On the subject of the Colombian detainees, Ms Shamdasani explained that the men were rounded up during so-called Operations for the Liberation of the People (OLP), which the Venezuelan Government had said were designed to break up criminal gangs and bring criminals to justice.

Calling on the authorities to comply with the judge's ruling and free the Colombians, Ms Shamdasani underlined the dire conditions in the country’s prisons.

“Overcrowding is rife,” she said. “The infrastructure is infested with rats and insects. Not all detainees have access to natural light. And in many detention centers across the country, detainees have limited access to food and water, including drinking water.”

The deteriorating human rights situation in Venezuela was detailed in a recent UN report. Published in June, it highlighted the accelerating erosion of the rule of law amid unprecedented mass demonstrations and the excessive use of force in security operations.

Allegations of extrajudicial killings linked to OLP raids first surfaced in July 2015, the report found, after an operation took place in one of the poorest and most violent neighborhoods in Caracas, Cota 905, in which 14 people died and 134 were arrested.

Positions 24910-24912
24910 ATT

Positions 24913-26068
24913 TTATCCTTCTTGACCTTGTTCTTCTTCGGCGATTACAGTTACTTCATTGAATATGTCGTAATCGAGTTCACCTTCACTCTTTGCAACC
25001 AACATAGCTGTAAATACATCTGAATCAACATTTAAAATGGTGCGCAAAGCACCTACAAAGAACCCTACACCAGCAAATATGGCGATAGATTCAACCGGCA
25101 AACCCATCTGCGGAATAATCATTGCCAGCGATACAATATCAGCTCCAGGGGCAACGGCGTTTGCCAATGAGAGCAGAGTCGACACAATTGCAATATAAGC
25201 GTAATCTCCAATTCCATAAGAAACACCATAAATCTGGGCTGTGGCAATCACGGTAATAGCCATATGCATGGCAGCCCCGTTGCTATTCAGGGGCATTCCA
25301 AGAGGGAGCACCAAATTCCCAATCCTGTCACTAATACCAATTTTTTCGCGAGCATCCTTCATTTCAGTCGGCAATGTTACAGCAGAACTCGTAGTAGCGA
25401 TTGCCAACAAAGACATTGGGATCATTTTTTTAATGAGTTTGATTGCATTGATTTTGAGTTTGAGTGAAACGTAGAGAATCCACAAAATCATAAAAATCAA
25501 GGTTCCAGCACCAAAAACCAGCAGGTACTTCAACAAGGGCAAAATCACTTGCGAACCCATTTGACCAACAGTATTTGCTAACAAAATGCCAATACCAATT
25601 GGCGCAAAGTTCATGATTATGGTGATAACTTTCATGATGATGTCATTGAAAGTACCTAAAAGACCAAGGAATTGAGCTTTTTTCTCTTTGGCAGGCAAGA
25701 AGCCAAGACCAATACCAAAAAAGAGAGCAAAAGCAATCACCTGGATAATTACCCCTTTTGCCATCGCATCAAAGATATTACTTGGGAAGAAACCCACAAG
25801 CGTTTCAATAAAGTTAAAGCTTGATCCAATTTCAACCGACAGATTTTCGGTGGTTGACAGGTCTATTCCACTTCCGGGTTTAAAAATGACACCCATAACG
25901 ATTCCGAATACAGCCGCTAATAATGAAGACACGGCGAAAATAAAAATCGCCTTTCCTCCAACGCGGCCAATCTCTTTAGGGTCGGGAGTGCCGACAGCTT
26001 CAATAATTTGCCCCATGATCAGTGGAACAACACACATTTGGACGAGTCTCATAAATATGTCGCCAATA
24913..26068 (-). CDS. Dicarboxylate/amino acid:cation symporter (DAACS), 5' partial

Citing information from the Attorney General’s Office, the OHCHR report noted that between July 2015 and March 2017, 505 people were killed in OLPs, including four women and 24 children.

Citing civil society records, the UN human rights office report noted that “at least 570 people, including 35 children, were arbitrarily detained” in Venezuela between August 2017 and April 2018.

 

Categories: Politics, Venezuela.

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  • Chicureo

    Patrick Edgar

    Welcome back! Unlike yourself, Terrence Hill and Enrique Massot have lacked the rich intellectual content contributions to this news site that covers many subjects throughout the Americas. (Especially Terrence needs a lot of support.)

    came to power, people cheered because he was going to help the poor and make everyone equal. But governments can't plan things efficiently without the prices and constant individual decision-making that free markets provide. The result in Cuba was economic stagnation and horrible loss of freedom.